Privacy International et al. v. Secretary of State for Foreign & Commonwealth Affairs et al. (UK Government Hacking)

Case No. IPT 14/85/CH

Investigatory Powers Tribunal

On Appeal

In May 2014, Privacy International brought a legal complaint to the Investigatory Powers Tribunal (IPT), challenging GCHQ hacking inside and outside of the UK. Seven internet and communications service providers from around the world submitted a similar complaint and the IPT joined the cases. Those providers were Chaos Computer Club (Germany), Greenhost (Netherlands), GreenNet (UK), Jinbonet (Korea), Mango Email Service (Zimbabwe), May First/People Link (US), and Riseup (US).

GCHQ hacking capabilities were revealed by the Snowden disclosures, which documented how GCHQ could:

  • activate a device’s microphone (NOSEY SMURF) or webcam (GUMFISH)
  • identify the location of a device with high-precision (TRACKER SMURF)
  • log keystrokes entered into a device (GROK)
  • collect login details and passwords for websites and record Internet browsing histories on a device (FOGGYBOTTOM)
  • hide malware installed on a device (PARANOID SMURF)

Our complaint alleged that GCHQ has no clear authority under UK law to conduct hacking operations and that such activities violate the Computer Misuse Act 1990, which criminalises hacking. We further alleged that GCHQ hacking violates Articles 8 and 10 of the European Convention on Human Rights, which respectively protect the right to privacy and the right to freedom of expression.

In February 2016, the IPT held that GCHQ hacking is lawful under UK law and the European Convention on Human Rights. The IPT further held that GCHQ may hack inside and outside of the UK using "thematic warrants." Thematic warrants are general warrants covering an entire class of property, persons or conduct, such as "all mobile phones in London."

In May 2016, Privacy International filed a claim for judicial review in the UK High Court, challenging the part of the IPT's decision sanctioning the Government's use of general warrants to hack. A judicial review is a type of collateral challenge to the lawfulness of a decision by a public body.

In August 2016, we filed an application at the European Court of Human Rights, challenging the IPT's decision with respect to GCHQ's foreign hacking powers. We are joined by five of the internet and communications service providers who litigated the case with us before the IPT.

Legal Documents

Investigatory Powers Tribunal Judgment (12 Feb. 2016)

Government Skeleton Argument (with Appendix) (25 Nov. 2015)

Privacy International Skeleton Argument (25 Nov. 2015)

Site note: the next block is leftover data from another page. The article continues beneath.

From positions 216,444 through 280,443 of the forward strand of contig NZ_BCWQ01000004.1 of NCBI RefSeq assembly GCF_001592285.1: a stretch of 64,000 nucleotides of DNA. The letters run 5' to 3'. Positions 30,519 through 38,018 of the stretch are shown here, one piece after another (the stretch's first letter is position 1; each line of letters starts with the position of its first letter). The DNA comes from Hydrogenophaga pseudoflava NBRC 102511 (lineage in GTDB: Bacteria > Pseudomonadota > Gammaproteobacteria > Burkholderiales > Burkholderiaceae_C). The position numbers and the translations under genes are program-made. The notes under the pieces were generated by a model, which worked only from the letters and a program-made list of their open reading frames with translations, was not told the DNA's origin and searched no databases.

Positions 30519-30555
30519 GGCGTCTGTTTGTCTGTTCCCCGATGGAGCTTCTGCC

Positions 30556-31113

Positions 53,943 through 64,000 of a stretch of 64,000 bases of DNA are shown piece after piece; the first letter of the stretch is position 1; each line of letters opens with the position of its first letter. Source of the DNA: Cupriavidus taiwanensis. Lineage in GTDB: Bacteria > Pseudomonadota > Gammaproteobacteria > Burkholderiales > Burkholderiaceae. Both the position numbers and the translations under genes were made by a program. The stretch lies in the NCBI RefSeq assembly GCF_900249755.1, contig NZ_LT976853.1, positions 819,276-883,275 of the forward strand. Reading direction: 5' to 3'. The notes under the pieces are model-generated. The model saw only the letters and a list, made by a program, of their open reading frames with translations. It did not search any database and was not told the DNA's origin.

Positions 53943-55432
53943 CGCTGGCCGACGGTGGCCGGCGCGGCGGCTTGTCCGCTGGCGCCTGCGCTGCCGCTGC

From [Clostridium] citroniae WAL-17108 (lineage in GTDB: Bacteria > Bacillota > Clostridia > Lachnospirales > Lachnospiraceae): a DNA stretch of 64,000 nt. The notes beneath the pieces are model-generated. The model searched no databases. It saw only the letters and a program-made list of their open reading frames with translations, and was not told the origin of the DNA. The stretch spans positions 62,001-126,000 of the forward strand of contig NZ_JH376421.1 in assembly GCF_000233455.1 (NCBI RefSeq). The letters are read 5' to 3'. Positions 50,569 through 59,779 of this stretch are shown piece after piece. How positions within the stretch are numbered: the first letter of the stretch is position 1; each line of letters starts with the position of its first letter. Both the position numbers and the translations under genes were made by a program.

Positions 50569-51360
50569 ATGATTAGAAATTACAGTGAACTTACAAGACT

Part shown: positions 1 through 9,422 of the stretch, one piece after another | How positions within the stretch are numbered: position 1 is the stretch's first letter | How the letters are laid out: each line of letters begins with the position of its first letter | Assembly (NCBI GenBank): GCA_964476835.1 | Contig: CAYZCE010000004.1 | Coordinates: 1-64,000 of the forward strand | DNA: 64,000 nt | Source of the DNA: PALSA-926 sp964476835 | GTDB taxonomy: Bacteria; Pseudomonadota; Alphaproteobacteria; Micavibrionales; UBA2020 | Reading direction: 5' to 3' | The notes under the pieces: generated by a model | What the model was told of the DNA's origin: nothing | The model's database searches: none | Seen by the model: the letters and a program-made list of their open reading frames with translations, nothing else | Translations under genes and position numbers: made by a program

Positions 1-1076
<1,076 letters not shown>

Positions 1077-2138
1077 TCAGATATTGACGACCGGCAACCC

Witness Statements (with Exhibits) of Ciaran Martin (for the Government) (16-24 Nov. 2015)

Government Response to Privacy International Schedule of Public Statements (19 Nov. 2015)

Government Re-Re-Amended Open Response to Statement of Grounds (13 Nov. 2015)

Government Disclosure 

    Index of Open Exhibits:

    Exhibit 1:

    Exhibit 2:

    Exhibit 3:

    Exhibit 4:

    Exhibit 5:

Witness Statement of Eric King (for Privacy International) (5 Oct. 2015)

Expert Report (with Appendix) of Prof. Ross Anderson (for Privacy International) (30 Sept. 2015)

GreenNet et al. Amended Statement of Grounds (19 May 2015)

Privacy International Amended Statement of Grounds (19 May 2015)

Government Response to Privacy International Agenda for Directions Hearing (13 May 2015)

Government Note for Directions Hearing (13 May 2015)

Privacy International Agenda for Directions Hearing (13 May 2015)

Privacy International Reply (1 April 2015)

Government Response to Statement of Grounds (1 July 2014)

Privacy International Statement of Grounds (13 May 2014)


Press statement: We will continue to challenge GCHQ’s hacking powers (12 Feb. 2016)

Investigatory Powers Tribunal rules GCHQ hacking lawful (12 Feb. 2016) 

Court Documents reveal oversight body struggling to control GCHQ domestic hacking (1 Dec. 2015) 

After legal claim filed against GCHQ hacking, UK government rewrite law to permit GCHQ hacking (15 May 2015)

UK government claims power for broad, suspicion less hacking of computers and phones (18 March 2015)

My device is me. GCHQ - stop hacking me (13 June 2014) 

Privacy International challenges GCHQ's unlawful hacking of computers, mobile phones (13 May 2014)

Explaining the law behind Privacy International’s challenge to GCHQ’s hacking (13 May 2014)


Whose World Is This?: US and UK Government Hacking (7 July 2016)

Privacy International's Work on Hacking (10 Feb. 2016)

Reports and Features

Privacy International and Open Rights Group's Submission in Response to the Consultation on the Draft Equipment Interference Code of Practice (Mar. 2015)

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Hacking_Judgment.pdf 632.15 KB